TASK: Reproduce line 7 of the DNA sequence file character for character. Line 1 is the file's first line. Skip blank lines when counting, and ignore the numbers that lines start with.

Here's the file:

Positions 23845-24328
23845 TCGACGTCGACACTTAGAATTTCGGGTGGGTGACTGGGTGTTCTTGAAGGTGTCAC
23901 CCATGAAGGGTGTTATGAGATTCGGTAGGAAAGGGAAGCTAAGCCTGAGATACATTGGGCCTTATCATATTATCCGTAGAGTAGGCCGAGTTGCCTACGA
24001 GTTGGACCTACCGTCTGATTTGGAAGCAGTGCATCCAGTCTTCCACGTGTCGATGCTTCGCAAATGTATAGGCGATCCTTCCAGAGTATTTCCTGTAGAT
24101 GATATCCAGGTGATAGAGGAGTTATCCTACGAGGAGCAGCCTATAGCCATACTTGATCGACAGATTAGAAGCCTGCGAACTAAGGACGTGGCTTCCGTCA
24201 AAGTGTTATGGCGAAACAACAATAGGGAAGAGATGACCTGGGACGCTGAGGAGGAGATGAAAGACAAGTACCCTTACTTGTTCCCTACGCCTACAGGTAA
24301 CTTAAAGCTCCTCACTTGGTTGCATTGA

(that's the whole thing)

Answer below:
24301 CTTAAAGCTCCTCACTTGGTTGCATTGA